My resume and resume journal are a single document, where excess notes are suppressed as LaTeX comments. You could have two separate documents. When it comes time to apply to a job/school/fellowship you will need to tailor your resume. If you find yourself writing entirely new bullets and adding new information, incorporate it back into your resume journal. For instance, the NPSC has a duties section for each job. I have never seen this elsewhere, but saved it for future use. It may also come in handy to keep an output folder with particular saved instances of your final resume.
Again, record early and record often. I did not follow this advice as an undergraduate. I’m now attempting to dig up specifics of scholarships/awards from nine years ago.
Essays follow largely the same process as my resume. I have three or four generic essays: personal, previous research, proposed research, and diversity. If you’ve applied to graduate school or a fellowship, you?ll know that each asks for a variation on these essays. When working on a particular application, I create a text document which puts all the writing prompts into a single place. This is handy for future reference, as you probably won’t remember the specific question asked. Some applications allow you to export the final version as a single PDF document. I save this output in the same place as old resumes. Disk space is cheap!
Software Development Analogy
The mechanics of software development find an analogy in writing application packages. One must coordinate a series of changes from one or more persons to a set of structured text files under a fixed schedule. Thankfully, many a creative developer has turned their skills inward, resulting in powerful tools and concepts for managing the writing process.
The first idea is that of normalization. An application is structured into libraries so that common subroutines may be shared without duplication of effort. The relational model in database design provides benefits such as reduced duplication and increased integrity of data. What ever system you use to simplify the mundane details of the application process, make sure you’re not duplicating yourself. For example, you should only update contact information in one place.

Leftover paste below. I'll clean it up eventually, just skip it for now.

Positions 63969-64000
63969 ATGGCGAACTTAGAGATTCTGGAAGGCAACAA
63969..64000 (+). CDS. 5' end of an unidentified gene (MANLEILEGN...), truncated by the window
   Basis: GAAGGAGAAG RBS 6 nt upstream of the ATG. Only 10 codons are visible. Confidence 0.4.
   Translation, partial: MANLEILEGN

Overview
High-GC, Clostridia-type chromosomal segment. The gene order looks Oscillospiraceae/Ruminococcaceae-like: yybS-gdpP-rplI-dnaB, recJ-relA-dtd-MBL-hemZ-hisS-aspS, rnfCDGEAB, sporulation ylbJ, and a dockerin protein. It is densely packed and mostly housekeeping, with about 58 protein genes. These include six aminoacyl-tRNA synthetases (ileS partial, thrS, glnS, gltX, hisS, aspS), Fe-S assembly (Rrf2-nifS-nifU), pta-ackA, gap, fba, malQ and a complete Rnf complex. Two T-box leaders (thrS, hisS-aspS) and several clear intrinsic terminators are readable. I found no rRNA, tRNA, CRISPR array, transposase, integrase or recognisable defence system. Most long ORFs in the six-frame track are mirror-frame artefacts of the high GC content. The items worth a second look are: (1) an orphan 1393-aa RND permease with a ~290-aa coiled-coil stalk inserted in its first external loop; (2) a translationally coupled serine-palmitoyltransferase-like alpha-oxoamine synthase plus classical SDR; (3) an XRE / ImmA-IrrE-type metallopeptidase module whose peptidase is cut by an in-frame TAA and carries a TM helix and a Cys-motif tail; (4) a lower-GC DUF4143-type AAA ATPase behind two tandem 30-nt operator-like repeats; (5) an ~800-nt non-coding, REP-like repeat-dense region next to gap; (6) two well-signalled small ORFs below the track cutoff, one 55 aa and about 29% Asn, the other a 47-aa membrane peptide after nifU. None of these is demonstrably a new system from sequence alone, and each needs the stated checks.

If you’re not familiar with the concept of a version control system (VCS), head off to Wikipedia right now. I’ll wait. I use TortoiseHg on Ubuntu to track changes to my address book, resume, and application essays. The Tortoise family of tools provides Mercurial integration into GUI file managers like Nautilus and Windows Explorer. A VCS is not limited to software source code, but works equally well for storing any text-based file format. It’s helpful for a single person and essential for sharing changes among multiple authors. A VCS can be as simple as a file on your local machine, or a database-backed solution on a internet accessible server. Much like as a software developer, your job as a graduate student is to write. Any non-trivial writing project can benefit from even the most basic features of a VCS.
Finally, version control is not backup! Using a VCS, your repository may become corrupt. Whether or not your use a VCS (you should), you need to have a backup plan. Some tools and online services incorporate both tools into a single interface. The space of options here is huge, choose a tool which simplifies the process as much as possible. Also, the restore capability of any backup procedure should be period exercised.
Graduate school involves a lot of writing: to get in, to get funded and to get out! A lot of this writing is mundane and repetitive, but it can be simplified if you embrace the concepts of normalization and version control. A solid backup plan may save you countless hours when disaster strikes. Take advantage of the tools available to the modern writer such as Latex, version control and automated, remote backups.